Czech construction sector still seeking sure signs of growth after five year slump
The Czech construction sector has suffered like no other over the past five years with a continuous slide in turnover. While there are signs that some sectors might return to growth this year, a wider recovery is not expected until 2015 at the earliest.
According to the latest survey, unveiled by the company CEEC Research and consultancy KPMG on Thursday, the construction sector is likely to shrink slightly again in 2014 by 0.6 percent. That comes on top of an even worse than expected 8.3 percent decline in 2013. Building sector bosses had expected the shrinkage last year to be around 7.4 percent.
The value of overall new construction orders in 2013 for firms employing 50 or more people was down 2.6 percent at just over 145 billion crowns. The percentage of transport sector orders was down 18.1 percent down but engineering construction witnessed 14.3 percent growth. Across the board growth in the building industry of 1.8 percent is only expected to kick in in 2015.
Of course, there are some sectors which appear to be already emerging from the recession. Construction of flats in Prague and other main cities, particularly low cost flats, is one case in point with business expected to grow in the Czech capital by 7.4 percent this year and 5.5 percent in 2015.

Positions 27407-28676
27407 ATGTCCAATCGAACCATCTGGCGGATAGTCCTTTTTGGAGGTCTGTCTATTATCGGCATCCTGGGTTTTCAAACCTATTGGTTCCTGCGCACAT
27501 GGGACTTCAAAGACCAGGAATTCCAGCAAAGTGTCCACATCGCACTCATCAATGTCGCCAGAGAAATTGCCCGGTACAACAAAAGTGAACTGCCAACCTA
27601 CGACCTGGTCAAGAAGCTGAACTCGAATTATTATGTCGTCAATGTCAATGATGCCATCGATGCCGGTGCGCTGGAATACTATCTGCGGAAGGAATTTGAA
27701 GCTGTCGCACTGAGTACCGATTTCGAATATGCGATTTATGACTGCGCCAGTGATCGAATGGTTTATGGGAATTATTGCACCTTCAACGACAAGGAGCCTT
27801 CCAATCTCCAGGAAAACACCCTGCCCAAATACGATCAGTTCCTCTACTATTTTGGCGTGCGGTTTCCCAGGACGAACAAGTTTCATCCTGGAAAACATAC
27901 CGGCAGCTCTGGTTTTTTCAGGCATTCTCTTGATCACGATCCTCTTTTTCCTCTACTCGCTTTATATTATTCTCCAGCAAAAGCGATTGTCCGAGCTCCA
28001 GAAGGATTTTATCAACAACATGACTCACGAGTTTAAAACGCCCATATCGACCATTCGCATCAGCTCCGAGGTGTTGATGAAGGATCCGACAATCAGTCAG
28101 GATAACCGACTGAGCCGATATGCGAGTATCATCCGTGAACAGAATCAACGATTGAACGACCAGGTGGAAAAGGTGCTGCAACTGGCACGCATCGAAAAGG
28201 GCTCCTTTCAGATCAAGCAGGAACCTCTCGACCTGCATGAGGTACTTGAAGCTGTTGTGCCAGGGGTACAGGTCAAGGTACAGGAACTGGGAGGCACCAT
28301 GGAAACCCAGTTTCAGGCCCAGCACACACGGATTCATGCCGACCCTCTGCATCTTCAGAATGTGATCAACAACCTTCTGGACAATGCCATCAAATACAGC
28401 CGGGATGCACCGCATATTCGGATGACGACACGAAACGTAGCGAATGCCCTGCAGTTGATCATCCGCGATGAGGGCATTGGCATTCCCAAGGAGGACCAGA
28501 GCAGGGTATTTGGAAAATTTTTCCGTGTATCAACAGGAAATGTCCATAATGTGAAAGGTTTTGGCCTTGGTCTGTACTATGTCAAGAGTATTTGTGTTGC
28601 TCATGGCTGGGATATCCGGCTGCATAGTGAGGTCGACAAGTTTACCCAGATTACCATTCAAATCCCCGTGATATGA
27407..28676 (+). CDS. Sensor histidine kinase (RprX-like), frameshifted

But other pointers are not so bright. Outstanding orders at the end of last year stood at 9,400, numerically up by 1.4 percent on the state of affairs at the close of 2012 but the value of the work was down by almost 6 percent down.
It’s in this context that the Czech government is promising to help kick-start the construction sector by resuming investments in infrastructure projects, particularly motorways and roads. That sort of spending has been one of the biggest victims of state spending cuts over recent years.
Sobotka said that one of the main problems is the poor preparation of transport projects rather than their financing. With that in mind he has promised to bring in new legislation that would simplify construction of projects in the wider public interest. The prime minister also called for realistic plans to be drawn up of what road and rail projects can be completed over the coming years and he suggested the state fund for housing development could also improve its act.
Unions have pointed out that coordination is also missing in current government plans with five ministries involved in the construction sector in one way or another but little overall oversight of what they are doing.